‘The Pad’ 1

WindowSo I’ve been working for two months now on a project in Boston, even though I’m back in Edinburgh. As I’ve briefly mentioned before, it’s a loft condo in Downtown Crossing owned by my friends Eric and Holly. It’s their first home, but they went big: 3,000 square feet, all of which need to be gutted, as the space had been used for years as an office.

While the apartment is fairly industrial  and riddled with little rooms and bad fluorescent lighting, its bones are beautiful. The brick building was built in 1917 for use as a battery backup for city power, and its units boast high ceilings, enormous windows, and exposed brick walls. Eric and Holly’s unit has a 20-foot ceiling at its highest, though a mezzanine cuts through half the space. Unlike the other floors, theirs has only one large window at floor level and a number of smaller clerestories 18 feet up. (see ‘before’ photos in this post.)

In our first meeting, E+H told me about their dreams for their home: a high-energy space with a wow factor that would lend itself easily to parties; a modern, no-doily zone yet not cold-feeling (neither of them likes the idea of an all-white space); a place where computer workstations, a bar, and a gaming area would take pride of place. Basically, they’re looking for the ultimate bachelor pad.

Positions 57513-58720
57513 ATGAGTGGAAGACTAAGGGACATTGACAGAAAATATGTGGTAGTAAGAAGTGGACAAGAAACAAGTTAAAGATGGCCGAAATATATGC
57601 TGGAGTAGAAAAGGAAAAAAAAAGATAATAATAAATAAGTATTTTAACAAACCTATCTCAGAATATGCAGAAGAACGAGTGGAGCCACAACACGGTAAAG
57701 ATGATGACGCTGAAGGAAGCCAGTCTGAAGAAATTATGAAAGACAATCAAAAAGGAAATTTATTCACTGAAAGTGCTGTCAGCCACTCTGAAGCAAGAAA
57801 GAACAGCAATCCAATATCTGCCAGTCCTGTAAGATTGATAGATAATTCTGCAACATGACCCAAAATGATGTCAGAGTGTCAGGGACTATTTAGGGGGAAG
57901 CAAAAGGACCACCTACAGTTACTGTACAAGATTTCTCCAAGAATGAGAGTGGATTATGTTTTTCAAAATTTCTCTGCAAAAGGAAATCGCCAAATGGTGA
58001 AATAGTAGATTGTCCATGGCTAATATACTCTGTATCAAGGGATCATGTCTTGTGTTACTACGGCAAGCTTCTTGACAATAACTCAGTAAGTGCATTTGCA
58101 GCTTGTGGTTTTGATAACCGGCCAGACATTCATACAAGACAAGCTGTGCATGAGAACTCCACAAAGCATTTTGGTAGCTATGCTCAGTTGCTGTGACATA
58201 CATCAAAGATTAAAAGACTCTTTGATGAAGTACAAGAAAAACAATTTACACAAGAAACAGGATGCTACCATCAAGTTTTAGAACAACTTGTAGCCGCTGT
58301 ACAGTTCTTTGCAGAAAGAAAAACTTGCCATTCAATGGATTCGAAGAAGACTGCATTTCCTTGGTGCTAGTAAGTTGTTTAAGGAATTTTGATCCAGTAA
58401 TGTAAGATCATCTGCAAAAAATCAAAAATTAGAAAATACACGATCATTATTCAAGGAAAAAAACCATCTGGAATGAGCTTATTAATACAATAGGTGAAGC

E+H asked me for a kick-ass master suite, a separate guest suite and possibly a third bedroom, insane amounts of closet space, a water feature or even a hot tub in the main space, a gym area or yoga studio, and a safe room to protect against the undead.

The most important challenges posed by the space are the lack of sunlight (the apartment faces Northwest and is hemmed in by tall buildings) and the location of wet walls that run up and down the building. Because all surfaces in the space are currently hard, it feels echoey and it can be hard to understand people speaking only a few feet away; acoustical treatments will be key in making the apartment feel more comfortable.

In the following posts I will describe and show the process of design. You can follow the demolition and construction on their blog: http://www.hollyanderic.com/blog/

upstairsff messstairkitchen

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